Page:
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First off thanks for the review @amirm . Inevitably we are going to get a bunch of members who will say the Kef or Genelec or Revel model this or that is a better performer at $2500. Based on your measurements it probably wouldn’t be my first choice, but I can’t deny this looks to be a really solid option. Also, kudos to Arendal for sending them in. It takes guts to open themselves up to a review here. I don‘t know much about them, but everything I read about the brand points to some smart engineering. They just went up as a company a notch in my book. Really nice speakers.
 

Ageve

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In developing the 1723 Series, part of the reason for using a waveguided tweeter was that it offered controlled dispersion, plus a lower crossover point than a traditional tweeter flat mounted on a baffle. Lowering the crossover point, removed concerns about turning the 1723 Monitor on it’s side for use in the horizontal format under a screen. As such, the 1723 Center is the same speaker as the 1723 Monitor but sold separately and with the grill badges moved for aesthetic purposes. Tonally, it is a perfect match for The 1723 Monitor and 1723 Tower.

Hm...

Arendal 1723 THX Monitor Speaker Home Theater vertical directivity Measurements.png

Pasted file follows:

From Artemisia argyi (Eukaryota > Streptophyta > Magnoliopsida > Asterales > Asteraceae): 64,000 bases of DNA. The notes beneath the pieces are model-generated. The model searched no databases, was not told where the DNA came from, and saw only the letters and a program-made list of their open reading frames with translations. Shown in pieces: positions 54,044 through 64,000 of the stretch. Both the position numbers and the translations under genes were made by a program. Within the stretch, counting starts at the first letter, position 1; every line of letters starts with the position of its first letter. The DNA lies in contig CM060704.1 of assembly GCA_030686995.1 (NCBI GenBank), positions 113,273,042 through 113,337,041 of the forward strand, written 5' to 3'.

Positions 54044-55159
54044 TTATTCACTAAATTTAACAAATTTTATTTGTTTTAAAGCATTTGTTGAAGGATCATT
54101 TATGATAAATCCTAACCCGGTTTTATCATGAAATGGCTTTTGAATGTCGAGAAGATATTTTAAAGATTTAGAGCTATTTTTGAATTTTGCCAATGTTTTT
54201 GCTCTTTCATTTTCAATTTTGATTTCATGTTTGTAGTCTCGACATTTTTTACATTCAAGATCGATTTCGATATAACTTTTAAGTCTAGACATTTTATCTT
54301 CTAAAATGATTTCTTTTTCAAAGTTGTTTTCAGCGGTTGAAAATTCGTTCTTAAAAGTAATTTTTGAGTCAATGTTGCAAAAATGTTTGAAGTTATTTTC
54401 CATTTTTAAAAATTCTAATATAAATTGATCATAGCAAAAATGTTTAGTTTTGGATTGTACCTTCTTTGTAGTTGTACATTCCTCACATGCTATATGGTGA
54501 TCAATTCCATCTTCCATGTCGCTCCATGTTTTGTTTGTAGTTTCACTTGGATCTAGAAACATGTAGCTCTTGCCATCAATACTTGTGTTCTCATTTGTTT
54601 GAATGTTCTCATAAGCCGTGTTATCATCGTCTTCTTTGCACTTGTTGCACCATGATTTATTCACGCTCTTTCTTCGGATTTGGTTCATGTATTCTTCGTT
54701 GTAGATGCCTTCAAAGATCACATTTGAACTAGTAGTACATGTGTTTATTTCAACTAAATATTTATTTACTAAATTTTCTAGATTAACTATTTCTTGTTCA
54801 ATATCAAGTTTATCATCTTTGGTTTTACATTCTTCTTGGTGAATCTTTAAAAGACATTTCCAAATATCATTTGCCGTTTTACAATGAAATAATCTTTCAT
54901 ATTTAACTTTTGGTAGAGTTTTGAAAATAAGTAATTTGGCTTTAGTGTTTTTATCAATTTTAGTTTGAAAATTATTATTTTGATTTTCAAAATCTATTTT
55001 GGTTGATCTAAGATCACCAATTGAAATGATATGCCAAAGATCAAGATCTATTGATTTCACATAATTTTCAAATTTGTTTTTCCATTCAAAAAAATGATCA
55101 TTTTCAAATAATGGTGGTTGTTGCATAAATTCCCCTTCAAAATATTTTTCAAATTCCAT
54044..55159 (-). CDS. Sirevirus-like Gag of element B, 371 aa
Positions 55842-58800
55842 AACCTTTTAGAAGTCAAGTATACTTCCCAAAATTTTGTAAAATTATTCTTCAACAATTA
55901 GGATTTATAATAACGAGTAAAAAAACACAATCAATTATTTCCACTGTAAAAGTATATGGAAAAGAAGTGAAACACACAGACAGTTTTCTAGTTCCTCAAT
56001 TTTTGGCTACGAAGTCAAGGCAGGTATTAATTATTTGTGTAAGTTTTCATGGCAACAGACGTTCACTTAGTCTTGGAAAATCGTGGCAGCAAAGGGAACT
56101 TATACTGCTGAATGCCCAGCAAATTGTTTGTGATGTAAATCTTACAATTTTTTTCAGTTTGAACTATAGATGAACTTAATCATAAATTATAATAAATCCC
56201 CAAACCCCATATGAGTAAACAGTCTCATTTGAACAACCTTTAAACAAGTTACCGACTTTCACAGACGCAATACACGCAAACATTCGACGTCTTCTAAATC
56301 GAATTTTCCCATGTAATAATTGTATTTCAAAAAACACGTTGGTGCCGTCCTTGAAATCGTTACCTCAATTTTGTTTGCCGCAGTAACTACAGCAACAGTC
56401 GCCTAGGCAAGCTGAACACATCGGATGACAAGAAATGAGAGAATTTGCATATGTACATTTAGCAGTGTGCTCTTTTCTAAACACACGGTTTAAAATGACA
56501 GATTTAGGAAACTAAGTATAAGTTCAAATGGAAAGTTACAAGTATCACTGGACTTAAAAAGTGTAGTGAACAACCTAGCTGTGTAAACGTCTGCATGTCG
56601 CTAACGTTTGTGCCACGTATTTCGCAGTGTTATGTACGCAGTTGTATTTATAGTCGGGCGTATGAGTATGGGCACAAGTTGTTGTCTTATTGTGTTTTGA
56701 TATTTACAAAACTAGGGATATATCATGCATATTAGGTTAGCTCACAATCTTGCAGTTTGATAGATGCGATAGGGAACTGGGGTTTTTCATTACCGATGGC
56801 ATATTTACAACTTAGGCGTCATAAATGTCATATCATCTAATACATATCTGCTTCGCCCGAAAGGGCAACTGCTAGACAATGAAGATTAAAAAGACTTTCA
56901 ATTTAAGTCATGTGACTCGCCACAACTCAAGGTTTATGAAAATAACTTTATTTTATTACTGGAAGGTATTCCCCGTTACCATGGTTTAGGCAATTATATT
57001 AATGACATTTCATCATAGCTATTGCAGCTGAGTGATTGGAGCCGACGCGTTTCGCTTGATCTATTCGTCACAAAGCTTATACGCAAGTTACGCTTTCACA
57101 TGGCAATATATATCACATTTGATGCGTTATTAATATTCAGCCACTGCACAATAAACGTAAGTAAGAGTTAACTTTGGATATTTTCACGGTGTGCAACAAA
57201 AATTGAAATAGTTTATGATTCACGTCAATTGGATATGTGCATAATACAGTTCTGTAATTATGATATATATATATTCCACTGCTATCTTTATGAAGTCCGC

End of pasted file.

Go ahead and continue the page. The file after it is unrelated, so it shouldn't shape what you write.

Descartes

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In developing the 1723 Series, part of the reason for using a waveguided tweeter was that it offered controlled dispersion, plus a lower crossover point than a traditional tweeter flat mounted on a baffle. Lowering the crossover point, removed concerns about turning the 1723 Monitor on it’s side for use in the horizontal format under a screen. As such, the 1723 Center is the same speaker as the 1723 Monitor but sold separately and with the grill badges moved for aesthetic purposes. Tonally, it is a perfect match for The 1723 Monitor and 1723 Tower.

Hm...

View attachment 296595
Obviously not good for center channel, would rathe use KEF R6
 

rvsixer

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IMO Arendal needs to step out and send something in that has not already been 3rd party tested (since the 1723 monitor already has)....and make a 3-way center channel as well. I'd buy in a heartbeat as Arendal's are a very good price/perf value proposition.
 
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kemmler3D

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I can't for the life of me understand why MTM's are still being manufactured.